While it may well be that the path ultimately chosen will be a second referendum, I remain skeptical of its potential to facilitate a solution that has to take into account so many different variables. To return once again to the immigration question, this seems to be an issue that really needs a European-wide solution (maybe even a global one, but let’s stick here with the European context). The negative vote in 2016 was apparently influenced in large part by the sudden and substantial migration of EAST EUROPEANS into the UK. The current migration debate within the EU has to do with the sudden influx of migrants from OUTSIDE the EU that happened in 2015 and 2016, but it is clear that lots of different kinds of human movements across borders can be disruptive.
In fact, one of the side effects of the public reaction to the current impasse on Brexit is to look for blame at the EU level. Yes, the UK Prime Minister has blundered in many ways, but it now seems to be popular to put some of the blame on the EU as well. Fair enough. The EU is bureaucratically heavy and rigid; the EU has failed to adapt its integrationist mission beyond the comparably well developed West European democracies to a larger mix of old and new Europeans; the Franco-German cabal is no longer in control, and so forth. One can appreciate all of these criticisms, and I am confident that criticisms will increase in the coming months. Oddly enough, I am hopeful that the campaigns for the European Parliament are likely to be invigorated by these criticisms. One can even hope that the Brexit issue will get folded into that electoral setting. Maybe this will lead to a broadened debate on migratory policies both within the EU and external to the EU.
The American Shutdown over a “Wall”
Meanwhile, there is that crazy government shut-down of record proportions under the puerile obstructionism of a faulty US President. Over a wall! What mockery we have seen, at least from those of us from afar who can laugh at the mess. So here is another ongoing but also dramatically changing tumult over human migratory patterns. The scandalous behaviour of using discontent about migratory trends to aggravate the situation rather than to look for new adaptations is maybe symptomatic of a democracy gone haywire. The shift from a Mexican male inflow to a Central American family inflow does merit policy adjustments, but there has long been a schizophrenic response to the 11 million irregular migrants in the US. One can only hope here that 2020 will open up a better dynamic, even as one can also hope that the May 2019 EU parliamentary elections will produce a better dynamic here in Europe.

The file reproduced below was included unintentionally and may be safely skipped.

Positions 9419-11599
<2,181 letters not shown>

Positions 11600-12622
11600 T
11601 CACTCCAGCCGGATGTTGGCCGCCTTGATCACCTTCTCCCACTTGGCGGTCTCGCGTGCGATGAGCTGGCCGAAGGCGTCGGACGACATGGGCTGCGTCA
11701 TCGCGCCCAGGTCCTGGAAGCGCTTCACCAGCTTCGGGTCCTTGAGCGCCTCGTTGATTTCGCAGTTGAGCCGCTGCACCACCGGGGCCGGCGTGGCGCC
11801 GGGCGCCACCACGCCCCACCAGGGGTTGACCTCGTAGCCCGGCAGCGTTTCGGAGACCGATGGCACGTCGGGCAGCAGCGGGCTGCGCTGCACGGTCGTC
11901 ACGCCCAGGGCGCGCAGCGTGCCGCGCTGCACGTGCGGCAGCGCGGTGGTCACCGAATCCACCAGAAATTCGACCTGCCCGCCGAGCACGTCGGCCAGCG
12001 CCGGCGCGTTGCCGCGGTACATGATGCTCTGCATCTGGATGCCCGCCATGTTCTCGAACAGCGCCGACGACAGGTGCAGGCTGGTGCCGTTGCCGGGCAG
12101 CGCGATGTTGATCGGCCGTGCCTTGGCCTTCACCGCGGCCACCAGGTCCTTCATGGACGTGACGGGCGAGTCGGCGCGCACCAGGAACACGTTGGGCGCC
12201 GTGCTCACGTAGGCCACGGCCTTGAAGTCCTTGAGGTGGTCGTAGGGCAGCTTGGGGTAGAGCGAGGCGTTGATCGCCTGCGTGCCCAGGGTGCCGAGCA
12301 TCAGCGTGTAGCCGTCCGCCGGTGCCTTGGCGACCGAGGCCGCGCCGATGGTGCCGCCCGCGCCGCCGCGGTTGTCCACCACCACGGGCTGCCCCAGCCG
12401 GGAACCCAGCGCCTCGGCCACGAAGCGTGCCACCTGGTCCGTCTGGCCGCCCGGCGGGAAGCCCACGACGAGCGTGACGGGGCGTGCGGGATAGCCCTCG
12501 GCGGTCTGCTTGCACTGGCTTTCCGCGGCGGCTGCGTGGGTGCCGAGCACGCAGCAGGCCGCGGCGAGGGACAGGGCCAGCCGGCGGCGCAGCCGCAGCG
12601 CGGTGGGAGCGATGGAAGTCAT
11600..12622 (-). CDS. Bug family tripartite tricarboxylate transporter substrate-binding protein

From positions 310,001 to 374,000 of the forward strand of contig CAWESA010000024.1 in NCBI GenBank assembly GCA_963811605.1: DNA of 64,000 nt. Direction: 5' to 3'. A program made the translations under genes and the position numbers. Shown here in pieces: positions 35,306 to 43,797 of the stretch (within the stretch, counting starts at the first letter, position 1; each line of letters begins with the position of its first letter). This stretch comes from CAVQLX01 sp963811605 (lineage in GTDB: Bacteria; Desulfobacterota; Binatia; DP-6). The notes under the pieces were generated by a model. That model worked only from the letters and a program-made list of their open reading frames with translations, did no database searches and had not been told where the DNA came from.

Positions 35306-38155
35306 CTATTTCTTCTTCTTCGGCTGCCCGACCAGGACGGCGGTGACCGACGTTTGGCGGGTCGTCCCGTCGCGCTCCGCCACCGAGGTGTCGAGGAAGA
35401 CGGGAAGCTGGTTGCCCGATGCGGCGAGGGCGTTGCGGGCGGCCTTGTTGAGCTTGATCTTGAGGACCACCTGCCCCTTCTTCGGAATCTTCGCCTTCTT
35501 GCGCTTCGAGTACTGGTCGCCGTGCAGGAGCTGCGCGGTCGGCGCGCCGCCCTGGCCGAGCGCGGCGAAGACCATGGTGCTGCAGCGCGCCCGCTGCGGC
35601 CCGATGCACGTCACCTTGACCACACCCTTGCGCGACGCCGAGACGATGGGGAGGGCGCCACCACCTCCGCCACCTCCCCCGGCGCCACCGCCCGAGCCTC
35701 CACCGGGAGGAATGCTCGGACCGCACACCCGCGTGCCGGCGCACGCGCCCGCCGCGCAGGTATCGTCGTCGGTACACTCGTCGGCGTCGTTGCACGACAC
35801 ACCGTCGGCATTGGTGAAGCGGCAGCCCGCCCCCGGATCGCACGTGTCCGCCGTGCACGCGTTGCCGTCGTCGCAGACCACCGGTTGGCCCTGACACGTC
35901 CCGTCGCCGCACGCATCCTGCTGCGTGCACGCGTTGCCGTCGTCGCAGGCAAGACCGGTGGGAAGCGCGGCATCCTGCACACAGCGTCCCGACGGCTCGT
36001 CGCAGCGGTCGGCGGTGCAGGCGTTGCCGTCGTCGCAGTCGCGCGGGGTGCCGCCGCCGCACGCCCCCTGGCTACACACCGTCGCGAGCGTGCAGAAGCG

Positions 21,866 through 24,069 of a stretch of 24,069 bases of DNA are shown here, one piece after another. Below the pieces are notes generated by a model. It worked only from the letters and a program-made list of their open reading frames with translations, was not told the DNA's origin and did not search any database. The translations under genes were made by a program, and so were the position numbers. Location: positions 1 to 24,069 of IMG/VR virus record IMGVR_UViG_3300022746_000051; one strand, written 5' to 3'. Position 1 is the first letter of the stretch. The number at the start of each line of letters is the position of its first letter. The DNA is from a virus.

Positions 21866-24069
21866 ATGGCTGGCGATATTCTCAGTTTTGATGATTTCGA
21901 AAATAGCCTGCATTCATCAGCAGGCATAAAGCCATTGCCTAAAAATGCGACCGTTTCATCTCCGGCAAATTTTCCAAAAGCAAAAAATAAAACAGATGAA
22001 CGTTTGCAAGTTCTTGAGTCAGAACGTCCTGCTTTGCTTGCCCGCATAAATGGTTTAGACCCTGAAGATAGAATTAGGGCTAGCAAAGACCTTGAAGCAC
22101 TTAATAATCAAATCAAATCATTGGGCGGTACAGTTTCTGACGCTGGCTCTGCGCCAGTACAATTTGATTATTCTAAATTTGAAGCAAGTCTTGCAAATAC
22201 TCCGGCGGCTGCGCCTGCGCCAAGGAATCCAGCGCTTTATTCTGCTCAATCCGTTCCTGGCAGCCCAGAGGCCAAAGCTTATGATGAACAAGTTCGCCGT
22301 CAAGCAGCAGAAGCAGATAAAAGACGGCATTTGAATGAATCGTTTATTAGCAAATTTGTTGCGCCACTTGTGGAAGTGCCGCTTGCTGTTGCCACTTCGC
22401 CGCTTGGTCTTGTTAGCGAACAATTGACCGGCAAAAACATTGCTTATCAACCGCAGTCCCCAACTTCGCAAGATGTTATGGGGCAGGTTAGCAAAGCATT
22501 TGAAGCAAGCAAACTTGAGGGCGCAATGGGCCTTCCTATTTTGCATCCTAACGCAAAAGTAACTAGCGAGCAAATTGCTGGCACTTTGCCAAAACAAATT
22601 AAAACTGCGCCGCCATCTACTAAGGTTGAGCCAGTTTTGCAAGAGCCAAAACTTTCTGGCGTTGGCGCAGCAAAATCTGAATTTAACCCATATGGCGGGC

Globally, too, there are demographic changes evident in human migration that need to be addressed. Climate change is certainly having its effect on involuntary movements, just as political repression has inspired legal frameworks for legitimate refugees who seek asylum for a genuine escape from death and unmerited misery and not just a search for a better life. But then, why not also accommodate that search for a better life? The key, of course, is to make this manageable for both recipient and sending countries – and transit countries, too.
The two global compacts that were adopted for migration and for refugees at the United Nations in 2018 are the starting framework for a lively debate everywhere. It is too bad that the anti-migrant groups, especially here in Europe, have been able to manipulate social media to distort the issues, but that only suggests that freedom of expression and freedom of debate are what all of us need to pursue. And this can indeed be done through the use of social media, as long as one also introduces a regulatory framework to ensure accountability and an environment conducive to compromise, at the same time as one ensures freedom to protest. Thanks to the strategy of President Macron to risk a debate on this issue in the coming months – and to Speaker Nancy Pelosi in the US, one might be inspired to speak out more aggressively on the need for a balance of interests.